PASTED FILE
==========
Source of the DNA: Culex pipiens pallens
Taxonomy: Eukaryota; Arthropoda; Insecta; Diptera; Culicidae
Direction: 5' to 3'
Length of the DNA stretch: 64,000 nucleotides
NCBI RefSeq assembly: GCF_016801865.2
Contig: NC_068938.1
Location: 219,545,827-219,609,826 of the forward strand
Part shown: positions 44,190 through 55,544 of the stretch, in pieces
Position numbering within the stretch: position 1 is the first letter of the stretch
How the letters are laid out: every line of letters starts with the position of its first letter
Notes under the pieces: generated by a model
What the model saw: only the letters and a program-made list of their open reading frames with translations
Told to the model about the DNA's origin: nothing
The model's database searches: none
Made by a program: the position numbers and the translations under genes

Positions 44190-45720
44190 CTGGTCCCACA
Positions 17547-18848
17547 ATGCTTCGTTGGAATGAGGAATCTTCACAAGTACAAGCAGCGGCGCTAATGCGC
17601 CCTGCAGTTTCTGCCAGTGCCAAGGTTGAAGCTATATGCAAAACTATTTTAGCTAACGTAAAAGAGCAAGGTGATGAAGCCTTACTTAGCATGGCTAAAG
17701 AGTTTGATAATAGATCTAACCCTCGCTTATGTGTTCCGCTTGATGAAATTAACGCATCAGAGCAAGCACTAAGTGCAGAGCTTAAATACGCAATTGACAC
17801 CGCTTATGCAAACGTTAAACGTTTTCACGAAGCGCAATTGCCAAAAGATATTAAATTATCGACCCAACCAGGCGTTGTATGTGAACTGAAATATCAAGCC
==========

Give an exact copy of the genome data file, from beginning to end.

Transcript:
Source of the DNA: Culex pipiens pallens
Taxonomy: Eukaryota; Arthropoda; Insecta; Diptera; Culicidae
Direction: 5' to 3'
Length of the DNA stretch: 64,000 nucleotides
NCBI RefSeq assembly: GCF_016801865.2
Contig: NC_068938.1
Location: 219,545,827-219,609,826 of the forward strand
Part shown: positions 44,190 through 55,544 of the stretch, in pieces
Position numbering within the stretch: position 1 is the first letter of the stretch
How the letters are laid out: every line of letters starts with the position of its first letter
Notes under the pieces: generated by a model
What the model saw: only the letters and a program-made list of their open reading frames with translations
Told to the model about the DNA's origin: nothing
The model's database searches: none
Made by a program: the position numbers and the translations under genes

Positions 44190-45720
44190 CTGGTCCCACA
Positions 17547-18848
17547 ATGCTTCGTTGGAATGAGGAATCTTCACAAGTACAAGCAGCGGCGCTAATGCGC
17601 CCTGCAGTTTCTGCCAGTGCCAAGGTTGAAGCTATATGCAAAACTATTTTAGCTAACGTAAAAGAGCAAGGTGATGAAGCCTTACTTAGCATGGCTAAAG
17701 AGTTTGATAATAGATCTAACCCTCGCTTATGTGTTCCGCTTGATGAAATTAACGCATCAGAGCAAGCACTAAGTGCAGAGCTTAAATACGCAATTGACAC
17801 CGCTTATGCAAACGTTAAACGTTTTCACGAAGCGCAATTGCCAAAAGATATTAAATTATCGACCCAACCAGGCGTTGTATGTGAACTGAAATATCAAGCC